William Gibbs McAdoo was the first of three Treasury Secretaries appointed by President Woodrow Wilson. Born near Marietta, Georgia in 1863, McAdoo graduated from the University of Tennessee, where his father was a professor. He was admitted to the Tennessee bar in 1885 and practiced law there until moving in 1892 to New York City, where he was a partner in an investment firm until returning to Tennessee in an unsuccessful attempt to run a streetcar company in Knoxville. After returning to New York, he served as president of the Hudson and Manhattan Railroad Company, which successfully completed its subway from New Jersey to Manhattan in 1908. (The lines are still in operation today as part of the PATH system.)
McAdoo was vice chairman of the Democratic National Committee in 1912 and, despite the death of his first wife in February of that year, was active in the Wilson campaign. Wilson appointed McAdoo Treasury Secretary in 1913 and the following year allowed him to marry his daughter, Eleanor, without seeking his resignation.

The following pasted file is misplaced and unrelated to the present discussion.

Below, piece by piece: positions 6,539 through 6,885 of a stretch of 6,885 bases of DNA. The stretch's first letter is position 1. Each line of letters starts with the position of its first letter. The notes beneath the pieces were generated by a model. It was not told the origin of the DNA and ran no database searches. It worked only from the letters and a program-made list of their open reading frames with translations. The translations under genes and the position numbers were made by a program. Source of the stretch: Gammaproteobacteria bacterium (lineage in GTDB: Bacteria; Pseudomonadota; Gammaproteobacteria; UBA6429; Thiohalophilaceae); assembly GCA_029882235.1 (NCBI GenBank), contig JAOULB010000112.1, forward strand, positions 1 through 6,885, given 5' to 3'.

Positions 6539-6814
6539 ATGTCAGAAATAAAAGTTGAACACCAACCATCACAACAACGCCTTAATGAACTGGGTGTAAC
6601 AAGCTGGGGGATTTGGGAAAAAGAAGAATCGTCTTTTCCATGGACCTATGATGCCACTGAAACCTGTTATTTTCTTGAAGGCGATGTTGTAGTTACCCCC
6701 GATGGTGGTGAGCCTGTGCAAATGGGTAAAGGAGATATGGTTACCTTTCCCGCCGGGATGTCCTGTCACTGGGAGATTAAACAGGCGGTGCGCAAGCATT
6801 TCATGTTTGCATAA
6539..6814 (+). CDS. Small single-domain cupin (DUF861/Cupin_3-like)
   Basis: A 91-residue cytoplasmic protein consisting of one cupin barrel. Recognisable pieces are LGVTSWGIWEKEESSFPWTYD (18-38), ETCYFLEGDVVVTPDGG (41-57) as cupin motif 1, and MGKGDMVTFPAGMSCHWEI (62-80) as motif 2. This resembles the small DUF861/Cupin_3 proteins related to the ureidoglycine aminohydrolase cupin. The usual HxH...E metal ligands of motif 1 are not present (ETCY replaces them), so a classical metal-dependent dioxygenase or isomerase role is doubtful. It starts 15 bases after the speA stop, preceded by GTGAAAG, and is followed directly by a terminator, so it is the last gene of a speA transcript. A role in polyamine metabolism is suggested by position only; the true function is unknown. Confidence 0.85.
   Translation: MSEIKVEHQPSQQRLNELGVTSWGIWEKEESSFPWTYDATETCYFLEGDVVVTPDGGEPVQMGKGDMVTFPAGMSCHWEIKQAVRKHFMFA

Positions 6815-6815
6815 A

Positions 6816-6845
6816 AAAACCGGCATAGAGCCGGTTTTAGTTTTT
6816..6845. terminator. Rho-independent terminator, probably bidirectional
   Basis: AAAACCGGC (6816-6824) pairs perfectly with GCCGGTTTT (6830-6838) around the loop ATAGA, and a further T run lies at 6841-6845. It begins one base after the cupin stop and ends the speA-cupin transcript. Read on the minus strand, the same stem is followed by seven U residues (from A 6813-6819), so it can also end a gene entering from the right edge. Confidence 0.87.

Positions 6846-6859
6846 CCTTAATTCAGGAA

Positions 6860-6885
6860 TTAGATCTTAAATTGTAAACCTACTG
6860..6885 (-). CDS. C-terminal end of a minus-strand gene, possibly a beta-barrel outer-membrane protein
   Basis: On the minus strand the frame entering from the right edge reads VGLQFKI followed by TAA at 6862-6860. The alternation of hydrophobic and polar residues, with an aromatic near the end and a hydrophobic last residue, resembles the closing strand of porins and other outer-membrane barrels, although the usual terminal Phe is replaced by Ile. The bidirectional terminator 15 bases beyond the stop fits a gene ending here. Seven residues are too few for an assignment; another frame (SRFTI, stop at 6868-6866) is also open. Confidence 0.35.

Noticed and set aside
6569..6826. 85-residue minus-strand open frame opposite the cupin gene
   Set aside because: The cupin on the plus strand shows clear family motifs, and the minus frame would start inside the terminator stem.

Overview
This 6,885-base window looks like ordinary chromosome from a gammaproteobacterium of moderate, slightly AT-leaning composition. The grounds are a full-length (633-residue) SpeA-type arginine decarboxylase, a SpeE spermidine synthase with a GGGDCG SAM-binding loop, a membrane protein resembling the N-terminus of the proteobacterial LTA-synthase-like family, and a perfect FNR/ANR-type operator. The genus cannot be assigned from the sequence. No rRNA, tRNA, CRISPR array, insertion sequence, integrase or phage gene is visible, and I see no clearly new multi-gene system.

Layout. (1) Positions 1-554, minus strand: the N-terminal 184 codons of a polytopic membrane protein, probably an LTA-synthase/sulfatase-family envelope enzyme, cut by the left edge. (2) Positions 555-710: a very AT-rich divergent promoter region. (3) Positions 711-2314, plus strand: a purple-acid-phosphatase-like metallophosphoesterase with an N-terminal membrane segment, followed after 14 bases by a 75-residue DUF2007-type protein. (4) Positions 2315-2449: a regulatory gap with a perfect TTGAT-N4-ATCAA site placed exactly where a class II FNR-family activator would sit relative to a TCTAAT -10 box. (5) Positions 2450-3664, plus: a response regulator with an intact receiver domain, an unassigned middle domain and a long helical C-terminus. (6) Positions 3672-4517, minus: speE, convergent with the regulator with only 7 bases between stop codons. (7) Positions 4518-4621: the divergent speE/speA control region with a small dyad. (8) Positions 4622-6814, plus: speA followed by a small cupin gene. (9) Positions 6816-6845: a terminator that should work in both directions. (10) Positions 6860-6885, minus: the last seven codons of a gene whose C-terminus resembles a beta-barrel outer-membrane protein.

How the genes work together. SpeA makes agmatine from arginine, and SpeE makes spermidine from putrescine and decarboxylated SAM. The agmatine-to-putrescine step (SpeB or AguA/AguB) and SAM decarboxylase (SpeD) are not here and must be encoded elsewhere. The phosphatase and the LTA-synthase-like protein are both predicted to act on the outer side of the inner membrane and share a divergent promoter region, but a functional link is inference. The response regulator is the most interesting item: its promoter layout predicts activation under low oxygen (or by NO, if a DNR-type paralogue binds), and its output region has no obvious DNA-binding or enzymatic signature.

As Treasury Secretary, McAdoo played a pivotal role in the establishment of the new Federal Reserve System, which just started operations as Europe found itself embroiled in what would soon be called the Great War (World War I). After the US entered the conflict in 1917, McAdoo was directly responsible for financing the government’s growing budget, which jumped from $.7 billion, or about 1.5% of GDP, in 1916 to almost $12.7 billion, or almost 17% of GDP, in 1918. About a third of the funds came from taxes, especially estate taxes and “excess profits” taxes on corporations, while borrowing covered the other two-thirds. Despite his best efforts to combat it, however, inflation ran at an average of about 15% from 1916 to 1920.
McAdoo resigned about a month after the November 1918 armistice. He returned to his law practice, made two unsuccessful bids for the presidency, and served California in the Senate for one term. He divorced Eleanor in 1934, soon after married a much younger woman, and died in 1941.
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